Joe Biden and Donald Trump will speak to striking auto workers in rare back-to-back events in Michigan this week, highlighting how important unions are to the 2024 presidential election, even though they represent a tiny fraction of US workers.
Biden will join striking United Auto Workers (UAW) members on a picket line in Wayne County, Michigan at 12 p.m. EDT (1600 GMT) on Tuesday, which labor historians said is the most support shown for striking workers by a sitting president in at least 100 years.
Republican rival Donald Trump, the front-runner to be his party's 2024 presidential candidate, will address hundreds of workers at a gathering at an auto supplier in a Detroit suburb on Wednesday.
Biden said on Monday that the UAW gave up "an incredible amount" when the auto industry was struggling and the union "saved the automobile industry," an apparent reference to a 2009 government bailout that included wage cuts.
"Now that the industry is roaring back, they should participate in the benefits," he said.
UAW President Shawn Fain is expected to join Biden at the picket line on Tuesday, said a source familiar with the matter. The union is not involved with Trump's visit and Fain does not plan to attend that event, the source added.
To date, the UAW has declined to support either 2024 presidential candidate, making it the only major union not to back Biden.
"We are a long way from the general election, but it sure feels like the general election," said Dave Urban, a Republican strategist who previously worked for Trump.
UAW workers this month began targeted strikes against General Motors, Ford and Chrysler parent Stellantis seeking wage rises to match CEO pay jumps, shorter work weeks and job security as the industry moves toward electric vehicles.
The White House is having discussions about ways to blunt any economic fallout from a full walkout.
Only 10.1% of US workers were union members in 2022, but they have outsized political influence because the states where they are strong often swing from Democrat to Republican, and they have grassroots networks that are powerful.
Striking auto workers say they would like to see more support from elected officials as they push to get companies to share more of the profits.
"There definitely needs to be more of a light shined on the auto industry," said Brandon Cappelletty, 25, who was on a picket line in Toledo, Ohio last week. "The politicians need to back us a lot more."
Rust belt in the balance?
The auto industry and its labor movement are deeply intertwined with Michigan's politics and that of other Midwestern US states.
Biden has made support for unions a cornerstone of his economic policies. As president, he has emphasized reinvestment in US manufacturing, union jobs and workers' rights even though he is struggling to impress voters with his economic stewardship as he campaigns for a second term.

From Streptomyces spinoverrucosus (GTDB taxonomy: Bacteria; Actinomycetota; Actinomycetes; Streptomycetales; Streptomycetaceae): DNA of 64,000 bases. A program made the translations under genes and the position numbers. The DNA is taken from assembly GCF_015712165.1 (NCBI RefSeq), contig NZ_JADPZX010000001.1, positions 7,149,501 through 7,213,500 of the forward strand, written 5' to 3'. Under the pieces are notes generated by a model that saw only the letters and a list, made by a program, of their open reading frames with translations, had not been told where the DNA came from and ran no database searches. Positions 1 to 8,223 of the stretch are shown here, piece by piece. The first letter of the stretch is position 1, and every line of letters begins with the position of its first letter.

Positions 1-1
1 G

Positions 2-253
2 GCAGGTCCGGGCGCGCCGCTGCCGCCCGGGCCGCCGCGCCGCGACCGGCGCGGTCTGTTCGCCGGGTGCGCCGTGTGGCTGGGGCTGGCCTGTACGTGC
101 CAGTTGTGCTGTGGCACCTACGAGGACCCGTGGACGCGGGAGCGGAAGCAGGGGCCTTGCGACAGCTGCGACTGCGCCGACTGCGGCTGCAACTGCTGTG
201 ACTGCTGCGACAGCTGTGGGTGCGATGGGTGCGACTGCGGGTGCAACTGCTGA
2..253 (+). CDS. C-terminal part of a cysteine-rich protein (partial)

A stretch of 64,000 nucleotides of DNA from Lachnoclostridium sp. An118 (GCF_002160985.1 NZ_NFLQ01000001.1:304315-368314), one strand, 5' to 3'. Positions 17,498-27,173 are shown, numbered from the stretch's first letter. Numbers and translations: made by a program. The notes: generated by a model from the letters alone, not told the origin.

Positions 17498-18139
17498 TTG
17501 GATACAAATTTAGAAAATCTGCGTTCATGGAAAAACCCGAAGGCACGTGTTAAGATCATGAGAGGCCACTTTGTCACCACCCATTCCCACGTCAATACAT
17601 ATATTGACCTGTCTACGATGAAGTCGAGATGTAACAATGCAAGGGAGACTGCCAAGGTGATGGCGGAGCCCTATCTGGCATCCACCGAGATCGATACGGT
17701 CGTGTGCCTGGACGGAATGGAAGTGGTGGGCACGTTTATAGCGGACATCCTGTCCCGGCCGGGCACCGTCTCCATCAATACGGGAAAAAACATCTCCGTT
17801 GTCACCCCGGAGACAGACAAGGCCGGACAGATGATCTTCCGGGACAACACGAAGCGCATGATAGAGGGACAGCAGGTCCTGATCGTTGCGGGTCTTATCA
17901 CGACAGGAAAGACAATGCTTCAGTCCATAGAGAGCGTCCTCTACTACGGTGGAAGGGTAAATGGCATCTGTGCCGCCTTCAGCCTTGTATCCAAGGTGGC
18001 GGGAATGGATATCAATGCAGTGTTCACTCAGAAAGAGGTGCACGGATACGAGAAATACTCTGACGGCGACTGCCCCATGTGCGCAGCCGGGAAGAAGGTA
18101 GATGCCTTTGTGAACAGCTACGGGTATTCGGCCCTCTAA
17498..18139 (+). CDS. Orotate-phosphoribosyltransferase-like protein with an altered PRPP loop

Trump, who sometimes fought with unions as a real estate developer, slashed corporate taxes as president and generally backed the interests of businesses over labor, experts said.
The Trump administration's stance on labor issues was "unconditionally anti-union," said Robert Bruno, professor of labor and employment relations at the University of Illinois.
In 2016, Trump earned a level of support from union members that no Republican had reached since Ronald Reagan, helping him narrowly capture critical states such as Pennsylvania, Michigan and Wisconsin.
Biden rebounded with unions in 2020, with a roughly 16-percentage-point advantage as he reclaimed those so-called rust belt states, which have been scarred by decades of job losses as companies moved jobs to lower-cost, often non-union locations. He won Michigan in 2020 by some 154,000 votes.
Republicans believe Biden's push to electrify America's vehicle fleet, by pumping billions of dollars of tax rebates into EV manufacturing, is unpopular with auto workers.
"Bidenflation and Biden's insane EV mandate have put the state of Michigan and the critical constituency of working middle class voters in Michigan in play," said Jason Miller, a senior Trump adviser.
In Michigan, Trump will criticize Biden's economic policies and incentives promoting EVs and say he would do a better job of protecting blue-collar workers if elected to a second term, Miller added.
Trump is banking on driving a wedge between union members and their leaders, who criticized the former president's labor policies during his term, labor experts said.
Karen Finney, a Democratic strategist, said it was critical for Biden to make the trip to Michigan to ensure that Trump does not rewrite history.
"Biden is saying that we are not just going to let you go there and lie to people and try to change the conversation," Finney said.
Biden's Michigan visit represents the most support a sitting president has shown striking workers since Theodore Roosevelt invited striking coal workers to the White House in 1902, historians said.
As a presidential candidate, then former Vice President Biden joined multiple picket lines, including a UAW picket in Kansas City in 2019.